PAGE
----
Barbara S. Crane

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Changing climate conditions and increasing insect and pathogen infestations will increase the likelihood that forest trees could experience population-level extirpation or species-level extinction during the next century. Gene conservation and silvicultural efforts to preserve forest tree genetic diversity present a particular challenge in species-rich(More)
Climate change is one of several threats that will increase the likelihood that forest tree species could experience population-level extirpation or species-level extinction. Scientists and managers from throughout the United States Forest Service have cooperated to develop a framework for conservation priority-setting assessments of forest tree species.(More)
—Changng clmatc condtons may pose a severe threat to forest tree speces, forcng three potental populaton-level responses: 1) toleraton/adaptaton, 2) movement to sutable envronmental condtons, or 3) extrpaton. All could have negatve genetc consequences. It wll be mportant, therefore, to safeguard exstng adaptedness and to create condtons conducve for future(More)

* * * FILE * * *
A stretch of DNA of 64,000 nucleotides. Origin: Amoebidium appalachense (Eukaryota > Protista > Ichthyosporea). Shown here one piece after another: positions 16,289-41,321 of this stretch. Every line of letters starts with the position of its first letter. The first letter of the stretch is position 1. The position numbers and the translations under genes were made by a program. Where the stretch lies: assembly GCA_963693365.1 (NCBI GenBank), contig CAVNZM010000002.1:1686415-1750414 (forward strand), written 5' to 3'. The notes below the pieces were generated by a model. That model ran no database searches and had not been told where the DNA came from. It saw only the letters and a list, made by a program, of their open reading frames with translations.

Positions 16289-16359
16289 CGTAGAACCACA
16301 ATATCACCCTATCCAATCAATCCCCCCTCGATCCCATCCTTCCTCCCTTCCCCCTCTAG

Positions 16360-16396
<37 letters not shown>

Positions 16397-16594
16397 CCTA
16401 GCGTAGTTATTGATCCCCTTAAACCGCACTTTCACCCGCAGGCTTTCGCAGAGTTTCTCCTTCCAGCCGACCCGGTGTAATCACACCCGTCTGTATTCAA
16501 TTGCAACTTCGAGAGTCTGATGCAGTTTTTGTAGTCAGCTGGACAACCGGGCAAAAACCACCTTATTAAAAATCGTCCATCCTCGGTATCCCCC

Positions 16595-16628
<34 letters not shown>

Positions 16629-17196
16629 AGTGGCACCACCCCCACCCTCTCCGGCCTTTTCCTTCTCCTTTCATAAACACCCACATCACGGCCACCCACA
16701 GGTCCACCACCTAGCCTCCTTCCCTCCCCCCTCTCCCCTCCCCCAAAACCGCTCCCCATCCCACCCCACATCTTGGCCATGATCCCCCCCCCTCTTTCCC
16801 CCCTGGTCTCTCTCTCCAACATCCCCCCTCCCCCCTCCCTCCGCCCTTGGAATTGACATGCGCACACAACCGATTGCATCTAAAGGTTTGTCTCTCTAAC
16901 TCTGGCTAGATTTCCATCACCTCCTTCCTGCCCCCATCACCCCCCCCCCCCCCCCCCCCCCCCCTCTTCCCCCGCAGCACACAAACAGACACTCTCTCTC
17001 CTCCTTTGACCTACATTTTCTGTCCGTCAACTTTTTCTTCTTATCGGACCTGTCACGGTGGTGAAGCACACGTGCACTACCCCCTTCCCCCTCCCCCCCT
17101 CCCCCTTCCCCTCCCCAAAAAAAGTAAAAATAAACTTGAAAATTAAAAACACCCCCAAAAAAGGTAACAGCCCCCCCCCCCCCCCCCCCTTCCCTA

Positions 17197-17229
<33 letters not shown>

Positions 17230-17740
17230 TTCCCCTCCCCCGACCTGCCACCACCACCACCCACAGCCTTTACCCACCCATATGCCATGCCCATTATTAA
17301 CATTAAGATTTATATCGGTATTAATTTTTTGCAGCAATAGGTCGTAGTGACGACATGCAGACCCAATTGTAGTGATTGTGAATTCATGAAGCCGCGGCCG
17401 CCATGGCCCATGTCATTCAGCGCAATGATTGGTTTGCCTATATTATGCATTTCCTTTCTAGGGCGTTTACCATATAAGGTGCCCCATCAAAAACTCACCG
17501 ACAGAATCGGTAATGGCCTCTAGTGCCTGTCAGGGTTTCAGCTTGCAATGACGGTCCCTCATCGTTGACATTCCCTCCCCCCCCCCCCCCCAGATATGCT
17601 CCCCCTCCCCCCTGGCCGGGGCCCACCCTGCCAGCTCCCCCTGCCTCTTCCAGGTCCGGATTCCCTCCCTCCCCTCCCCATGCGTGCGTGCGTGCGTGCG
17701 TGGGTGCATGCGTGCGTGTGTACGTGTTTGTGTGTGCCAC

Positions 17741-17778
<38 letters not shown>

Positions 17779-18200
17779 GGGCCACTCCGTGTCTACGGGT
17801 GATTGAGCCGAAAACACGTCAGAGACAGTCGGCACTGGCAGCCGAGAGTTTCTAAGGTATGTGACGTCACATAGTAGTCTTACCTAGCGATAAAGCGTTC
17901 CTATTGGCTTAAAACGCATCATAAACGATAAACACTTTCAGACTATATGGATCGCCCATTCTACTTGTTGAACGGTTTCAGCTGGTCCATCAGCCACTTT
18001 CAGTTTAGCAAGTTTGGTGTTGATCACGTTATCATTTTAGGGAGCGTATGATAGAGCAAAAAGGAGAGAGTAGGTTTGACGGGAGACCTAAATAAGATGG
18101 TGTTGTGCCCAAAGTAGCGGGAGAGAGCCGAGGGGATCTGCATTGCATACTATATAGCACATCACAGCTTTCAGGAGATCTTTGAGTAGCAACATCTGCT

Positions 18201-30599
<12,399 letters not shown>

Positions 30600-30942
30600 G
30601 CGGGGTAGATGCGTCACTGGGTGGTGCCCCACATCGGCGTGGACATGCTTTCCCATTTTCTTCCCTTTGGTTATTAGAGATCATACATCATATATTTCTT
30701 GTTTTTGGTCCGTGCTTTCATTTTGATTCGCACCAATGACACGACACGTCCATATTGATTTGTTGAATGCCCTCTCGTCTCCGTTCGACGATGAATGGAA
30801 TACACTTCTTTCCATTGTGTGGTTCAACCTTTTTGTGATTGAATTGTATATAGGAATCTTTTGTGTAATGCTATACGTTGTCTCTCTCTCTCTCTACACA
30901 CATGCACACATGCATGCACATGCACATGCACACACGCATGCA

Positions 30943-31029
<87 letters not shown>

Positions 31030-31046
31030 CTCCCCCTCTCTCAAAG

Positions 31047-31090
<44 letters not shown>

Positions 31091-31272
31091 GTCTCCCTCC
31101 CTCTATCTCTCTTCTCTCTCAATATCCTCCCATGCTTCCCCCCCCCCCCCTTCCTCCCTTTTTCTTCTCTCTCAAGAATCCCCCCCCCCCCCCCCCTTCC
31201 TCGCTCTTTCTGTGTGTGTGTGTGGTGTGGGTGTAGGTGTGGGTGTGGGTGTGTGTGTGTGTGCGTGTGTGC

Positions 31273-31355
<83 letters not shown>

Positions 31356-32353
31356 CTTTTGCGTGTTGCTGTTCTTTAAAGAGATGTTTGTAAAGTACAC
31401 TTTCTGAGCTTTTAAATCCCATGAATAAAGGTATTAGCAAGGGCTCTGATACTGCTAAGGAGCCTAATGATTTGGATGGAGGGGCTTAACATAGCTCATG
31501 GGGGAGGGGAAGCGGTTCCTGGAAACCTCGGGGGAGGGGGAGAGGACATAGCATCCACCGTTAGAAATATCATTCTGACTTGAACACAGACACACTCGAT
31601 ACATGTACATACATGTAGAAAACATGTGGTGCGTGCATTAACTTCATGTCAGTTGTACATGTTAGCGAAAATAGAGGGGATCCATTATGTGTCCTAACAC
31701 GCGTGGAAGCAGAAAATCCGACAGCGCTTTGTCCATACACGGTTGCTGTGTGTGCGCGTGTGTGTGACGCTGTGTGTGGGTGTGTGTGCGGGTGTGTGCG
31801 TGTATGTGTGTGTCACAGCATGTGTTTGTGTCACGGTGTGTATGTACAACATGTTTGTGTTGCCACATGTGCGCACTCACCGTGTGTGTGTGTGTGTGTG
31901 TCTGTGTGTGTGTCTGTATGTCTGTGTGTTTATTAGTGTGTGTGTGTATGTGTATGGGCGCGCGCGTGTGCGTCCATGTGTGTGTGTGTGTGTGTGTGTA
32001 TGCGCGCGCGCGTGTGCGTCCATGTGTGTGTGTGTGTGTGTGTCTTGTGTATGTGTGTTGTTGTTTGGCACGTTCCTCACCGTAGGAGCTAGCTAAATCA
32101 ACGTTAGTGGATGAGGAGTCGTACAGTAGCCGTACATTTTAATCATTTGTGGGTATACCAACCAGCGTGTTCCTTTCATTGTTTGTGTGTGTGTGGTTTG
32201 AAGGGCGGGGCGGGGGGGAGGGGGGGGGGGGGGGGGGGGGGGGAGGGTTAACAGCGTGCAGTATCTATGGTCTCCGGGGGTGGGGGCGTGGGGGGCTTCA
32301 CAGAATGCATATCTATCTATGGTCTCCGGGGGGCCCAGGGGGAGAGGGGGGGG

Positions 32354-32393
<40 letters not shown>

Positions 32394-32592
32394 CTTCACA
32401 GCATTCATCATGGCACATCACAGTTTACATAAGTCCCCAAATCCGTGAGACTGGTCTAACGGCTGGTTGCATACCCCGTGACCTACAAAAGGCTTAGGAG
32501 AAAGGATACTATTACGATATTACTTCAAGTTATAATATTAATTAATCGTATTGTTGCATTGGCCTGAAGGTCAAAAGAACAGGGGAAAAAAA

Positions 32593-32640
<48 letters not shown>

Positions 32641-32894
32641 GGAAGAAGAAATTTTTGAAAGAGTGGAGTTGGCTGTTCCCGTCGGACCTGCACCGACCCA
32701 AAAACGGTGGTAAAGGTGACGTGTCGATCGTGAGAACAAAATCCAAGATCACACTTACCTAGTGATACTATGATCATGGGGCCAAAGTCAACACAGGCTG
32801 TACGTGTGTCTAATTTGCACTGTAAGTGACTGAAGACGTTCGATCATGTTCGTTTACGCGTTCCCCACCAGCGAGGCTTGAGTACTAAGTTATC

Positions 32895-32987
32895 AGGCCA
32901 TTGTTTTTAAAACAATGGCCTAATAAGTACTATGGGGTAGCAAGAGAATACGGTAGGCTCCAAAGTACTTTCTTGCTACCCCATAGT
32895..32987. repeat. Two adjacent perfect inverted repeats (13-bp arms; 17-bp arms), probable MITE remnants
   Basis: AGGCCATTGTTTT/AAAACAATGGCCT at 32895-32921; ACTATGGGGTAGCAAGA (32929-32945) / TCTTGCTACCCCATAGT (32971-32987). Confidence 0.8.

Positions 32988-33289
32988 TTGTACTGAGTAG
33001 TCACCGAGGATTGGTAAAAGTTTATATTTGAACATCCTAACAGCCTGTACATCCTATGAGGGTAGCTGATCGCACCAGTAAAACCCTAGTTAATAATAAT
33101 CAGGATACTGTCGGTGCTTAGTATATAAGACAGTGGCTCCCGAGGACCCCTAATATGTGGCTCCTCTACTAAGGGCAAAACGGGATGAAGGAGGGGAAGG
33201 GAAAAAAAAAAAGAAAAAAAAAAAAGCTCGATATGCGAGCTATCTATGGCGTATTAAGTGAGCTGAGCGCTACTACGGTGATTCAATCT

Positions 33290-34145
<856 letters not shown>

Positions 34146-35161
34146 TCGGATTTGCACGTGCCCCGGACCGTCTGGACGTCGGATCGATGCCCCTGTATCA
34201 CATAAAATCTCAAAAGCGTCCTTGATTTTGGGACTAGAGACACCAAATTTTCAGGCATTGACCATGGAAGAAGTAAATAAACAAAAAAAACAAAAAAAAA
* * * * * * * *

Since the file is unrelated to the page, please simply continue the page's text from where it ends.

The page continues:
Shortleaf pine (Pinus echinata Mill.) is an important commercial timber resource and forest ecosystem component in the southeastern USA. The species occurs in mainly drier sites as an early- to mid-successional species, is fire-adapted, and it plays an important role in the fire ecology of the region. However, shortleaf pine genetics are not well-studied,(More)
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